The Fathers of Yellow Journalism

Joseph Pulitzer

Joseph Pulitzer

William Randolph Hearst

William Randolph Hearst











I just love a good biased news article dont’ you?

It gives you something to disagree with and get indignant over.  Bias stimulates controversy and thus conversation and don’t forget it increases circulation.

Circulation figures for The World and The Journal shows that 19th century New Yorkers  definitely preferred a strong bias with plenty of salacious details. Pulitzer viewed biased reporting to be a duty.

“A newspaper should [do] more than . . . printing every day first-rate news and first-rate editorials. It should have hobbies, undertake reforms, lead crusades, and thereby establish a name for individuality and active public service.”

Joseph Pulitzer (1847–1911)

But when does bias become fiction?

Yellow Journalism-What is it?

The general consensus is that it is bad.

To accuse a paper or news source  of yellow journalism is to imply they are playing fast and loose with the facts, to doubt the integrity of their news or to accuse them of being unprofessional and generally disreputable.

Yellow journalism’s rise to stardom happened in New York city in the 1890’s, when William Randolph Hearst bought over The Journal with the express intention of out selling Joseph Pulitzer’s The World, unlike Pulitzer he made no claims to public service, had no agenda to better society, champion the down trodden or bring the corrupt to justice. He wanted circulation and would do anything to get it.

The most important components to 19th century yellow journalism were eye catching head lines, the more shocking the better, and pictures usually artists renderings of supposed events.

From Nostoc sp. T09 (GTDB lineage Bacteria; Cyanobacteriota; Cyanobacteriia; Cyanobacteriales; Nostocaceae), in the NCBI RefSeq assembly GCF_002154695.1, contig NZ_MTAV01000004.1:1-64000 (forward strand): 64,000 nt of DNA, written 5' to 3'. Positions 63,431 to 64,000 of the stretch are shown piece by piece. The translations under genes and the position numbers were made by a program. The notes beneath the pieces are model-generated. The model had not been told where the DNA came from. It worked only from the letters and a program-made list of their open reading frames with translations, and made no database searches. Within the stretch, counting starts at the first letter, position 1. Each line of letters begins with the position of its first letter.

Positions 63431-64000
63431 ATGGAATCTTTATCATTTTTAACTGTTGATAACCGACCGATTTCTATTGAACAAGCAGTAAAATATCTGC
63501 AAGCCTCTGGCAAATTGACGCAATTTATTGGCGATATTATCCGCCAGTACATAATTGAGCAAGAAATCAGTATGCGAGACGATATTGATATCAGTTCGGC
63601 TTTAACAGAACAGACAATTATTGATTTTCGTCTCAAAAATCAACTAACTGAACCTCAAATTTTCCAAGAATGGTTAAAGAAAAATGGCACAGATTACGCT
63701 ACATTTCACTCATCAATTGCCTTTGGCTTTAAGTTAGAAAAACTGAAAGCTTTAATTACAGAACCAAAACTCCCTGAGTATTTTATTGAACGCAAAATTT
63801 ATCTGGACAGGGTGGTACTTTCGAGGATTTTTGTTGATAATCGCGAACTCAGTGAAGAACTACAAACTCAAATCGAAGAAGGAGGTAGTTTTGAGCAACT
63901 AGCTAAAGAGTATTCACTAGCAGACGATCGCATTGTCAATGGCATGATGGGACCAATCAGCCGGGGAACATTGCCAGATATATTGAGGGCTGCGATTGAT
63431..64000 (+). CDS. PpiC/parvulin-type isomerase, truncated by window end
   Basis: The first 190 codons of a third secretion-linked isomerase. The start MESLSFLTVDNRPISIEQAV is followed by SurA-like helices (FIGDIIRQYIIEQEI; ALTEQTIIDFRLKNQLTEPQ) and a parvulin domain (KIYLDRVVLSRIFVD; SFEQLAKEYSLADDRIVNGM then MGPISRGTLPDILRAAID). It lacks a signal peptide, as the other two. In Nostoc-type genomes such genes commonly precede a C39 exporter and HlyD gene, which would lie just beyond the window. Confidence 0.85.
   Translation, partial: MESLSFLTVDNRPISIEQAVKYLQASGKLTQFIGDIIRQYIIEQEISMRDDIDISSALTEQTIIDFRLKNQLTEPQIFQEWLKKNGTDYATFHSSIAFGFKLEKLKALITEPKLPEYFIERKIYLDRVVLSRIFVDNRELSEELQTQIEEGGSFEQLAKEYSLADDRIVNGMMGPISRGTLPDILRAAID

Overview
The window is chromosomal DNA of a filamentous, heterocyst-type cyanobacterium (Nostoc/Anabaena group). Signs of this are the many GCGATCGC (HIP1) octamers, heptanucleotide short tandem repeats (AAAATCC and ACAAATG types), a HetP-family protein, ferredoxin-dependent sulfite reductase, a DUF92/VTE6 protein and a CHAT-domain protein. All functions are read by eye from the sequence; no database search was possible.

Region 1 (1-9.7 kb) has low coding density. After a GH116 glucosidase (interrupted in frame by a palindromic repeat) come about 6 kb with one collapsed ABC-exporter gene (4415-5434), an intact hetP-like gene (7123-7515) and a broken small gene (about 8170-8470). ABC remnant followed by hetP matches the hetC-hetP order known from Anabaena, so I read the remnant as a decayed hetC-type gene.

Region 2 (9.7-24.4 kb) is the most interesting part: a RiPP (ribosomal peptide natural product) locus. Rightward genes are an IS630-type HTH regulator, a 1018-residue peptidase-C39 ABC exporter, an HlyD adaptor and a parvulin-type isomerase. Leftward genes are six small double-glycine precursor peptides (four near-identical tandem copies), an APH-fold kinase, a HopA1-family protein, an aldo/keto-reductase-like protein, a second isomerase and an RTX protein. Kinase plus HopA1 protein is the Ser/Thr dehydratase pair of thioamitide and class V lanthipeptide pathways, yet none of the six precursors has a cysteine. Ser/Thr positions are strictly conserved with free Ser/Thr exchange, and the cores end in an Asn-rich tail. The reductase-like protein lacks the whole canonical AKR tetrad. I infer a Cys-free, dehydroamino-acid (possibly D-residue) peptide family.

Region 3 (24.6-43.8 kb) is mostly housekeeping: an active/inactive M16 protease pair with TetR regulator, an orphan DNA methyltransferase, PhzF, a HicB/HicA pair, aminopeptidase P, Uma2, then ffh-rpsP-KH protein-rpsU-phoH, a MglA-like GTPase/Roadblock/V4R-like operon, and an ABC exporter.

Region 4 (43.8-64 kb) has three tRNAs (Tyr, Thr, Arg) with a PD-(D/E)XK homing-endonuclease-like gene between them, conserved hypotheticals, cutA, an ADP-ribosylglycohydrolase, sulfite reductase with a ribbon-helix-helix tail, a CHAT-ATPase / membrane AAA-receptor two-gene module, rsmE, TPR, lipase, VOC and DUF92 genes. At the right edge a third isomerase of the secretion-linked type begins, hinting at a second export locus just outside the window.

Such as this example from the front page of The New York Journal, 1898, under the banner:

does our flag shield women?

By Remington (Image:~SPAIN3.JPG) [Public domain], via Wikimedia Commons

By Remington (Image:~SPAIN3.JPG) [Public domain], via Wikimedia Commons

In response to this picture and headline The World countered with this headline:

the unclothed women searched by men

was an invention of a new york newspaper

Hearsts report was shown to be manifestly untrue, in reality Senorita Clemencia Arango, a young Cuban, had been searched by female officers in a private cabin, never by men and certainly not in the open as implied by this artists representation.

But you see in yellow journalism they don’t let the facts get in the way of a good story.  And they barred no punches in accusing each other, latching on to and publicizing each others mistakes or intentional fabrications.

It certainly made for exciting reading!

Why Yellow?

By Richard Felton Outcault [Public domain or Public domain], via Wikimedia Commons

By Richard Felton Outcault [Public domain or Public domain], via Wikimedia Commons

Yellow Journalism got its name from the Yellow Kid named for his yellow nightshirt. The yellow kid first appeared in  The World’s  immensely popular “Hogan Alley” cartoons in 1895.   In 1896 Richard Felton Outcault went over to Hearst taking the yellow kid with him now  starring in The Journal’s  cartoon “Mc Fadden’s Row of Flats”.

So many subscribers followed their favorite spunky cartoon character over to The Journal that Pulitzer commissioned artist George Luks to create the Yellow Kid’s equally spunky twin to be continued in “Hogan Alley”.

To make sure deserting customers didn’t over look this fact billboards advertised the return of the Yellow Kid. And thus was the birth of Yellow Journalism.

In the spirit of biased reporting I will say the 1890’s were a particularly exciting and debased decade for journalism, where Pulitzer anxious to maintain his circulation allowed Hearst to pull him down into the mud with the result they both came out dirty.

The difference between Pulitzer and Hearst was that Pulitzer regretted his decent into the purely sensational while Hearst was completely unapologetic. Truth and betterment of society was never Hearst intentions, his mission was pure and simple: get the most subscribers, increase circulation, make money, beat Pulitzer, no matter how much it cost.

To finish off here is a gem of a cartoon with both Pulitzer and Hearst featured as the yellow kid:

By William Barrit [Public domain], via Wikimedia Commons

By William Barrit [Public domain], via Wikimedia Commons